TWAIN TALKS OF the books he likes to read. "I never cared for fiction or storybooks. What I like to read about are facts and statistics of any kind. If they are only facts about the raising of radishes, they interest me. Just now, for instance, before you came in, I was reading an article about mathematics. Perfectly pure mathematics. My own knowledge of mathematics stops at 12 times 12, but I enjoyed that article immensely. I didn't understand a word of it; but facts, or what a man believes to be facts, are always delightful."
After two hours, the interview comes to an end. The great man, who never minds talking, assures his disciple that he has not interrupted him in the least.
Seventeen years on, Rudyard Kipling is world famous. Twain grows nostalgic for the time he spent in his company. "I believe that he knew more than any person I had met before, and he knew I knew less than any person he had met before.… When he was gone, Mr. Langdon wanted to know about my visitor. I said, 'He is a stranger to me but is a most remarkable man—and I am the other one. Between us, we cover all knowledge; he knows all that can be known, and I know the rest.'"
Twain, now age 70, is addicted to Kipling's works. He rereads Kim every year, "and in this way I go back to India without fatigue.… I am not acquainted with my own books, but I know Kipling's books. They never grow pale to me; they keep their color; they are always fresh."
The worshipped has become the worshipper.
AS HELEN KELLER'S carriage draws up between the huge granite pillars of Mark Twain's house in Stormfield, Conn., the most venerable author in America is there to greet her, though she can neither see him nor hear him. Her companion Annie Sullivan—her eyes and ears—tells Helen that he is all in white, his beautiful white hair glistening in the afternoon sunshine "like the snow spray on gray stones."
It is February 1909. Twain and Keller first met 15 years ago, when he was 58 and she was just 14. Struck deaf and blind by meningitis at the age of 18 months, Helen had, through sheer force of will, discovered a way to communicate: She finds out what people are saying by placing her fingers on their lips, throat, and nose, or by having Annie transpose it onto the palm of her hand in letters of the alphabet.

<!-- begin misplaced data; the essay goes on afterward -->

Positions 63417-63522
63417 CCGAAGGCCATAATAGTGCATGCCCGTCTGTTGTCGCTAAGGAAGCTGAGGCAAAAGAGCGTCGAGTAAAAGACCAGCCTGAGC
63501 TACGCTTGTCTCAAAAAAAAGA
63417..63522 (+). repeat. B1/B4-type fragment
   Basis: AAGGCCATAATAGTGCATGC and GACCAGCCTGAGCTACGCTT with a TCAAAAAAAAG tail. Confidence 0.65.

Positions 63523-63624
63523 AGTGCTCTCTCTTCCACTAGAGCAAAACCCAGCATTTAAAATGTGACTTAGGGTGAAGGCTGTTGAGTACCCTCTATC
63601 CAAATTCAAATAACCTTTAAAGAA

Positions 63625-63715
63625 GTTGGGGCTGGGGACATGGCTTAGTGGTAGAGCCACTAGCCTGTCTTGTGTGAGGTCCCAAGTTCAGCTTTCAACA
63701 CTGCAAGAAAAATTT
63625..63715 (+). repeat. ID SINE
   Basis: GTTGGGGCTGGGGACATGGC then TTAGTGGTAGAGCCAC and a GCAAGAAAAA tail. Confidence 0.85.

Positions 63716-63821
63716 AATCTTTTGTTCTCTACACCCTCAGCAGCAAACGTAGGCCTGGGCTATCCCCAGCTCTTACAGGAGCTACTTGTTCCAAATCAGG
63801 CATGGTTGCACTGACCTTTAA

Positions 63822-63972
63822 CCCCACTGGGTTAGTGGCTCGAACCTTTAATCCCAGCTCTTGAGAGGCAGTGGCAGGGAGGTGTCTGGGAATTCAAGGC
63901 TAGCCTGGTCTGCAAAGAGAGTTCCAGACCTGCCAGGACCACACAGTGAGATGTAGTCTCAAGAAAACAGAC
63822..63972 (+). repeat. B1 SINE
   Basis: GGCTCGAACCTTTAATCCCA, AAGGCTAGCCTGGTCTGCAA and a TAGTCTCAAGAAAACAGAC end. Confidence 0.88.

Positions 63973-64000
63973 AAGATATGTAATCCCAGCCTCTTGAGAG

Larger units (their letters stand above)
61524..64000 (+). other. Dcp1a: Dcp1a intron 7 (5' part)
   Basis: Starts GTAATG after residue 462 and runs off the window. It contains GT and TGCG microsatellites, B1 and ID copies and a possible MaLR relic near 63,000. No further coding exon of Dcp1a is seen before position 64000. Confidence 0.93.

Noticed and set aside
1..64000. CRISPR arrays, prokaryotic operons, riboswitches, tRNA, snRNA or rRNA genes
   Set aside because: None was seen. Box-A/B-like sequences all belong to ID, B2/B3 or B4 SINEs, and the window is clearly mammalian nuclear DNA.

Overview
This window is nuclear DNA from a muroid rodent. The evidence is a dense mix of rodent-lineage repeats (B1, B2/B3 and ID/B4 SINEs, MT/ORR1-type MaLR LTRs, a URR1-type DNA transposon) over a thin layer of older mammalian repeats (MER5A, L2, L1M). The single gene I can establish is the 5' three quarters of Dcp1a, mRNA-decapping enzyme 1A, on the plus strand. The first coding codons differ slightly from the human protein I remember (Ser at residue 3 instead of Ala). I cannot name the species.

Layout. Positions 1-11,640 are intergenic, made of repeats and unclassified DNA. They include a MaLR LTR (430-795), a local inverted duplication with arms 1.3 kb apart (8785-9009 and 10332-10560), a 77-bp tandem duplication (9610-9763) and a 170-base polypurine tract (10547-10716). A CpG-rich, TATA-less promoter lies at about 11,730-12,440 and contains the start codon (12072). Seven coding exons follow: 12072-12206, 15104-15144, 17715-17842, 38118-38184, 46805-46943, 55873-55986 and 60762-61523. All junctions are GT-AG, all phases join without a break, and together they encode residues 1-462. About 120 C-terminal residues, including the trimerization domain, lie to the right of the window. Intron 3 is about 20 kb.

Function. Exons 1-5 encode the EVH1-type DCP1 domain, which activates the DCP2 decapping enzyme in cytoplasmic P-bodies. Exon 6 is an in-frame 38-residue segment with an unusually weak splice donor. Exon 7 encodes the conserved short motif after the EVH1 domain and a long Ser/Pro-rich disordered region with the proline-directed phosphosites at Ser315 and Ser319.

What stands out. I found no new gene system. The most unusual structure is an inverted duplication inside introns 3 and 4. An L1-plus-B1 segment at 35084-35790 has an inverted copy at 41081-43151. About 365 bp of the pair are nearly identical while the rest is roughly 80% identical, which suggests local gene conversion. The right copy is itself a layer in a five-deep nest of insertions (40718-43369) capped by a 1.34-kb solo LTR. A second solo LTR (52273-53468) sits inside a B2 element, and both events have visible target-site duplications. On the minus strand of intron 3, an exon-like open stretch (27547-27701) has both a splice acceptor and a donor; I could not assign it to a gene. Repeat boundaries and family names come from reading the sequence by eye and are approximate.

Taken up as a prodigy by the great and the good, she formed a special friendship with Twain. "The instant I clasped his hand in mine, I knew that he was my friend. He made me laugh and feel thoroughly happy by telling some good stories, which I read from his lips.… He knew with keen and sure intuition many things about me and how it felt to be blind and not to keep up with the swift ones—things that others learned slowly or not at all. He never embarrassed me by saying how terrible it is not to see, or how dull life must be, lived always in the dark."
Unlike other people, Twain never patronized her. "He never made me feel that my opinions were worthless, as so many people do. He knew that we do not think with eyes and ears, and that our capacity for thought is not measured by five senses. He kept me always in mind while he talked, and he treated me like a competent human being. That is why I loved him."
For his part, Twain is in awe. "She is fellow to Caesar, Alexander, Napoleon, Homer, Shakespeare, and the rest of the immortals. She will be as famous a thousand years from now as she is today." Shortly after their first meeting, Twain formed a circle to fund her education at Radcliffe College, which led to her publishing an autobiography at the age of 22, which in turn led her to become almost as celebrated as Twain himself.
But the intervening years have struck Twain some heavy blows. One of his daughters, Susy, has died of meningitis, another of an epileptic fit in a bathtub, and his wife, Livy, has died of heart disease. Throughout Helen's stay he acts his familiar bluff, entertaining old self, but she senses the deep sadness within.